Wire fraud is one of those criminal charges that the government typically tacks onto a long list of other charges.

But what is wire fraud, exactly? Basically, any type of scam that intentionally defrauds another person or entity out of their money or property through the use of interstate wire communications — even if incidentally — can be considered wire fraud. The

While the infamous “Nigerian Prince” emails that try to trick unsuspecting people into revealing their bank account information online are a prime example, there are plenty of other scams that use electronic communications, including lottery fraud, employment fraud, investment schemes and more. Tax fraud and bank fraud, for example, can also involve wire fraud because both usually involve (at some point) the electronic transmission of falsified records, information or money between the parties involved.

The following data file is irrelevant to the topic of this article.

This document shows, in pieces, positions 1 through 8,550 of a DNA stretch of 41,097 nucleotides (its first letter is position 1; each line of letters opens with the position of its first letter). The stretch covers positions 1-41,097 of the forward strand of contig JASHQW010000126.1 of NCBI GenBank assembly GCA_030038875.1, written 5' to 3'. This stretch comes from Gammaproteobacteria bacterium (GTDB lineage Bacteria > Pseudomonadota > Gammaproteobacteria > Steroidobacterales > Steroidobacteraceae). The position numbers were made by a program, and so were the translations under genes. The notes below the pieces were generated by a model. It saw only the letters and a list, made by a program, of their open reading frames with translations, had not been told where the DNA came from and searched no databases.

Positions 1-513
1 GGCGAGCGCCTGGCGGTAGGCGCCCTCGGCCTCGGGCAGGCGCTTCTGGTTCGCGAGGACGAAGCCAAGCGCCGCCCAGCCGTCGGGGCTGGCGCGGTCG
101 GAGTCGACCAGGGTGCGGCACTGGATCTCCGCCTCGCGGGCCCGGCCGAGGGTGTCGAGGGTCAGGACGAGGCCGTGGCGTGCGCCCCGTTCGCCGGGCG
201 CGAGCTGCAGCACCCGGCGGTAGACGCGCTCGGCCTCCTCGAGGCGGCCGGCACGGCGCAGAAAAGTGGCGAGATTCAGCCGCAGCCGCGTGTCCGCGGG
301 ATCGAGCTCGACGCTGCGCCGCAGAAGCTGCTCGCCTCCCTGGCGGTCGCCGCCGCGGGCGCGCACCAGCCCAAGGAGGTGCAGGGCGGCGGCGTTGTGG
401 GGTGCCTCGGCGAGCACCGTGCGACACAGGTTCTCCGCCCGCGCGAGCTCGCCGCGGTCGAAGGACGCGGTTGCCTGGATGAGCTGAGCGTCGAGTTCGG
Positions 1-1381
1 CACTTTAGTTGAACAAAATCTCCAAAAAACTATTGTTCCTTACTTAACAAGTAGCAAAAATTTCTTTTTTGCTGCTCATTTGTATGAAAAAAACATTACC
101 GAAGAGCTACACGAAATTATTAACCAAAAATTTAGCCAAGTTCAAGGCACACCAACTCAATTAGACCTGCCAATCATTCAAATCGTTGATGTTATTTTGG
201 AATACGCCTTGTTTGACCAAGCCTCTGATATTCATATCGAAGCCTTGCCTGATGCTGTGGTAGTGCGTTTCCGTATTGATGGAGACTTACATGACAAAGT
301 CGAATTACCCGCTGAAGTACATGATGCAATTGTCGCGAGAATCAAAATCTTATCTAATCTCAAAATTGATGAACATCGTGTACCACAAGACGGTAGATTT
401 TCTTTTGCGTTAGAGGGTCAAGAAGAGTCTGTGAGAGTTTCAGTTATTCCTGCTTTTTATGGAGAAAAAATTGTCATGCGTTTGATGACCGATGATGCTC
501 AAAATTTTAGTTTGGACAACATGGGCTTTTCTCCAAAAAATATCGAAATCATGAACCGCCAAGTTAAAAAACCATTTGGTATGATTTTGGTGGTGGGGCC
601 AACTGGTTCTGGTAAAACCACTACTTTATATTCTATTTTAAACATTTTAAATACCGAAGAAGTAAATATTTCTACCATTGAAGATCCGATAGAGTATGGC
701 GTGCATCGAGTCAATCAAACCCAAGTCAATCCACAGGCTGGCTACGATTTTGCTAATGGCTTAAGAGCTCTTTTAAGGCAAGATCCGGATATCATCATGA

It’s important to understand that just about any communication made via electronic means in the furtherance of a scam can be considered wire fraud. For example, picking up the phone to convince a hesitant investor to participate in a Ponzi scheme is wire fraud — and so is running ads for your “great” investment opportunity on late-night television.

Wire fraud charges are often used to bring a criminal case under federal authority (when all of the other charges fall under state authority), which substantially increases the potential penalties you may face. Each act of wire fraud (meaning every phone call, email or other electronic communication) can be treated as a separate incident or “count” against you — and each is subject to a potential penalty of up to 20 years in prison, plus fines. If the wire fraud is in any way related to a presidentially declared disaster or involves a bank or other financial institution, the penalty goes up to 30 years in prison.

Wire fraud charges come with very high stakes, indeed. If you’re charged with wire fraud, get experienced representation right away.

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